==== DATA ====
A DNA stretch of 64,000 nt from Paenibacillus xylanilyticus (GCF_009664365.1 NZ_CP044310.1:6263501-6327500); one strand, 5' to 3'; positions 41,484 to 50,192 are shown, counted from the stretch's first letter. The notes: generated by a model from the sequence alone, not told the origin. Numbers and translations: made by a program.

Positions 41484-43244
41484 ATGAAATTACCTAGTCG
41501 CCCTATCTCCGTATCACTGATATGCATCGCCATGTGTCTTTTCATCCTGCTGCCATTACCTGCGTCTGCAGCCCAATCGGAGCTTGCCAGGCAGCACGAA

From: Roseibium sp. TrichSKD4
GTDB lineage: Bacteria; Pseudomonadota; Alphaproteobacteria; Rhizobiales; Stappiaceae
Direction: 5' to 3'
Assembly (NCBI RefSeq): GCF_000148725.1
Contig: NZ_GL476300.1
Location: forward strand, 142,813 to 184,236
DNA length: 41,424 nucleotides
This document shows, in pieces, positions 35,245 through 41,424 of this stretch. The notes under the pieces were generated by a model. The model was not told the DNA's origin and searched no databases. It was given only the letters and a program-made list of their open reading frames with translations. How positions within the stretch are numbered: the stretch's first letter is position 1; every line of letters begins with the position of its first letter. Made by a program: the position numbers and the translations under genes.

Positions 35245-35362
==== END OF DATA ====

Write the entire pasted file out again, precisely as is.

A DNA stretch of 64,000 nt from Paenibacillus xylanilyticus (GCF_009664365.1 NZ_CP044310.1:6263501-6327500); one strand, 5' to 3'; positions 41,484 to 50,192 are shown, counted from the stretch's first letter. The notes: generated by a model from the sequence alone, not told the origin. Numbers and translations: made by a program.

Positions 41484-43244
41484 ATGAAATTACCTAGTCG
41501 CCCTATCTCCGTATCACTGATATGCATCGCCATGTGTCTTTTCATCCTGCTGCCATTACCTGCGTCTGCAGCCCAATCGGAGCTTGCCAGGCAGCACGAA

From: Roseibium sp. TrichSKD4
GTDB lineage: Bacteria; Pseudomonadota; Alphaproteobacteria; Rhizobiales; Stappiaceae
Direction: 5' to 3'
Assembly (NCBI RefSeq): GCF_000148725.1
Contig: NZ_GL476300.1
Location: forward strand, 142,813 to 184,236
DNA length: 41,424 nucleotides
This document shows, in pieces, positions 35,245 through 41,424 of this stretch. The notes under the pieces were generated by a model. The model was not told the DNA's origin and searched no databases. It was given only the letters and a program-made list of their open reading frames with translations. How positions within the stretch are numbered: the stretch's first letter is position 1; every line of letters begins with the position of its first letter. Made by a program: the position numbers and the translations under genes.

Positions 35245-35362